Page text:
Saturday, January 25, 2020

Mimi's Suitcase ☼ ☼ ☼

Ana Bayat speaks many languages. In her one-woman show "Mimi's Suitcase," she gives us Farsi, Spanish, French, American and Cockney English, depending on where her peripatetic story has taken her. For us, Ms. Bayat has a winning stage presence that bodes well for a career to follow. If "Mimi's Suitcase" still has moments where it feels like a work-in-progress, there are other moments that make us smile in recognition.

Imagine a world led and policed by bearded, religious fanatics who tell you how to dress, how to behave, where to go and with whom. Then imagine being a young teenage girl who has grown up in the freedom of modern-day Barcelona, then has to deal with life in Iran when she is taken back to her native country by a self-centered and oblivious father.

This is a theme we see over and over in stories about modern Iran: A father who cannot see how restrictive life is for the women in his family. We never understand how any man would bring a wife or a daughter back into that country.

We learn how teenage girls in Tehran figured out ways around the restrictions on their lives. We loved Farhad, the Clandestine Video Guy, who managed to smuggle Western videos into Mimi's apartment. We also enjoyed how the hated headscarf could be tweaked to actually display a bit of independence. And don't forget the well-dressed Persian psychic whose roof had been blown off during the Iraq-Iran war.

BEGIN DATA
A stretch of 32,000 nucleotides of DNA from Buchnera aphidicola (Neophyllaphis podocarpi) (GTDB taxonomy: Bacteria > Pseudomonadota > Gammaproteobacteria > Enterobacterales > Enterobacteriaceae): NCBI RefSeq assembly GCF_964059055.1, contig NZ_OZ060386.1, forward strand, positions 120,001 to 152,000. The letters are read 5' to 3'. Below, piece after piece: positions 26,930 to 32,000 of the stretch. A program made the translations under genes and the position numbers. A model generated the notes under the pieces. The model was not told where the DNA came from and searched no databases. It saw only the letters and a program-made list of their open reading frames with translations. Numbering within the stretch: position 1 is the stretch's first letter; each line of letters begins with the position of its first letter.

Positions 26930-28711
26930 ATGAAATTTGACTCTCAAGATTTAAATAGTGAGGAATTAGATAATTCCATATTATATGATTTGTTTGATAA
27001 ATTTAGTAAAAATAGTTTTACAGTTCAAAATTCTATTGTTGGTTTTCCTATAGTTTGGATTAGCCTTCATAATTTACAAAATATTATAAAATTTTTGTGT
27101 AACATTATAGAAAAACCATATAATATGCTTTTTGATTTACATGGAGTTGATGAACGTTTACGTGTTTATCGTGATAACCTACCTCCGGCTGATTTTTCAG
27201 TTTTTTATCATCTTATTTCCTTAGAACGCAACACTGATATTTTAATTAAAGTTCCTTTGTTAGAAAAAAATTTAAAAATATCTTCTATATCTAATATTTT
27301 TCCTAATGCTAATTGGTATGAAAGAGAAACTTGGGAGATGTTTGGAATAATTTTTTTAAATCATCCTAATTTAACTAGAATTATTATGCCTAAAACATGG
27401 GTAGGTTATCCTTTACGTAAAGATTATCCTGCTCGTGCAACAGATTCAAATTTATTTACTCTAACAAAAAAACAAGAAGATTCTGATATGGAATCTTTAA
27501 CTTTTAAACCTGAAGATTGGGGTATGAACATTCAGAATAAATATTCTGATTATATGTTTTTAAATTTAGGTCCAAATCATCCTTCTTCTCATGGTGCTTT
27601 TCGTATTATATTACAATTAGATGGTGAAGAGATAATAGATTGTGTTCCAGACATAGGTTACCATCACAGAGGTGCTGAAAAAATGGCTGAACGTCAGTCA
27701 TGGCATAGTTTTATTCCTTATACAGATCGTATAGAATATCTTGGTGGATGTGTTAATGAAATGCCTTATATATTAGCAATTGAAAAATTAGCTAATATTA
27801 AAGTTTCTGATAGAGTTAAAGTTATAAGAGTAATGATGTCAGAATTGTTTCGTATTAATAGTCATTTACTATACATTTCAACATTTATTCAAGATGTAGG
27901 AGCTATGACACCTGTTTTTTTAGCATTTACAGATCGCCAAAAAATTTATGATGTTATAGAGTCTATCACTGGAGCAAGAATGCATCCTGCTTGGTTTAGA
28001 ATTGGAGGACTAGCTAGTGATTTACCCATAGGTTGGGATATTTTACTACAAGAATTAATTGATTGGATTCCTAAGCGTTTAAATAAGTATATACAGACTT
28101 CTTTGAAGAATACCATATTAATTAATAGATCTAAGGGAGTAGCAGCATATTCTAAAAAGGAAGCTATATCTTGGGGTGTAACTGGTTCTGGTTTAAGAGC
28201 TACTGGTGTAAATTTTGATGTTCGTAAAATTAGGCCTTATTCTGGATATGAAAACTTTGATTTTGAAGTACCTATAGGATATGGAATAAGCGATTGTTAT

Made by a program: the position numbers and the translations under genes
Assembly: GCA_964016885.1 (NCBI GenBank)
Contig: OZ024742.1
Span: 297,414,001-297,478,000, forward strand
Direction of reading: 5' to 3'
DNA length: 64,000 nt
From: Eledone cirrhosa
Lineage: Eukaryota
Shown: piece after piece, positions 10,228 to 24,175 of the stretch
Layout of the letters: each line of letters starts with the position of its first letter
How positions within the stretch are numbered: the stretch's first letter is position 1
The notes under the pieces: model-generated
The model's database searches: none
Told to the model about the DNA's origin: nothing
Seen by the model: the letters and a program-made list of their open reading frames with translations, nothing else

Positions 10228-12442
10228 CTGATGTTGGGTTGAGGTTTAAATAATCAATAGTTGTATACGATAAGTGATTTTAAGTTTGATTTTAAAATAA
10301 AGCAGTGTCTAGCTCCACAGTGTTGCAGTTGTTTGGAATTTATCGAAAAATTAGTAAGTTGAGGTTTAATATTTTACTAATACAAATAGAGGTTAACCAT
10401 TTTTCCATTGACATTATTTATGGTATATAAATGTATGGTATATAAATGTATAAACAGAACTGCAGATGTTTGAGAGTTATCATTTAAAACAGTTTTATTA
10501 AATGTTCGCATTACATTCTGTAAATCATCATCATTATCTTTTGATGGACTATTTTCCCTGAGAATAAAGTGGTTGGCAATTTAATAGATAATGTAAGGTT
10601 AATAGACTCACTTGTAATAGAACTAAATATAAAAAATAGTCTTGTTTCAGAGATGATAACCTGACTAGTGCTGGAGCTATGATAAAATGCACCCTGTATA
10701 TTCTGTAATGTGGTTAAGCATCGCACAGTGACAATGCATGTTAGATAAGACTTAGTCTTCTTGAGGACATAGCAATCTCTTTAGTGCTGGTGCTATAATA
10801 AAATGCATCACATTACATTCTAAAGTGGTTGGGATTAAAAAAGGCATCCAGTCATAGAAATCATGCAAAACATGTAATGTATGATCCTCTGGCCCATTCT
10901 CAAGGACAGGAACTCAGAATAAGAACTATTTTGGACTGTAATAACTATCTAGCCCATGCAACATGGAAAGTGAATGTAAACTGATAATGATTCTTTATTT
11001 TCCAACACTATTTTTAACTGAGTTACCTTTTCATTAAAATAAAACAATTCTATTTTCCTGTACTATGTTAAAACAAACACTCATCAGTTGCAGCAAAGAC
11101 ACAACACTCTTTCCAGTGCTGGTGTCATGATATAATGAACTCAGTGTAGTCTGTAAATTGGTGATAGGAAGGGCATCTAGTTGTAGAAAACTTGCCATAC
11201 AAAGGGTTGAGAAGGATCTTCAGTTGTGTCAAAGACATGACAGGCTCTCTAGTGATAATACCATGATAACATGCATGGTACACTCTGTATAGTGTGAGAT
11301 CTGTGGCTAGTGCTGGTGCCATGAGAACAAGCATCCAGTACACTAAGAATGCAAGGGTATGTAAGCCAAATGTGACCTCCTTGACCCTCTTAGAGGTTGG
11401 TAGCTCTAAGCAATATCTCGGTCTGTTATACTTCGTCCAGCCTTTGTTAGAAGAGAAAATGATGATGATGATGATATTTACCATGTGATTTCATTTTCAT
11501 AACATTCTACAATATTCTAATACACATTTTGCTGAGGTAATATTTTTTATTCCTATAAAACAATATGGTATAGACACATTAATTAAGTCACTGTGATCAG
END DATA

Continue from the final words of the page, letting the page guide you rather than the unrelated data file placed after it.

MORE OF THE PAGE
But these are bits. We want more. Ms Bayat has not decided whether Mimi's story is a comedy or a drama. With the help of overhead projections we are made aware of recent Persian history, but none of it is personal. With one person on stage, we want more facts. What happens at the ending, for example? Simply lying down on a blackened stage tells us little.

We understand Ms. Bayat and so many others of her generation suffered greatly from politics, from religion and from war. But how did it affect her? She shows us disdain for her homeland, which appears to be well-deserved, but we never learn anything except the most superficial things about her, about her father, her family, her career.

Ana Bayat is a very solid actor. As a writer, she has the chance to dig deeper into that suitcase and take us with her, which is where we want to go.


The San Francisco Theater Blog grants "Mimi's Suitcase" Three Stars. The show is well worth seeing. Ana Bayat has a true gift for languages -- now let us hear her real story, not just the one that currently works better on a small stage.

"Mimi's Suitcase"
The Theater of Yugen
2840 Mariposa Street, San Francisco
Four Nights ONLY, through January 25.

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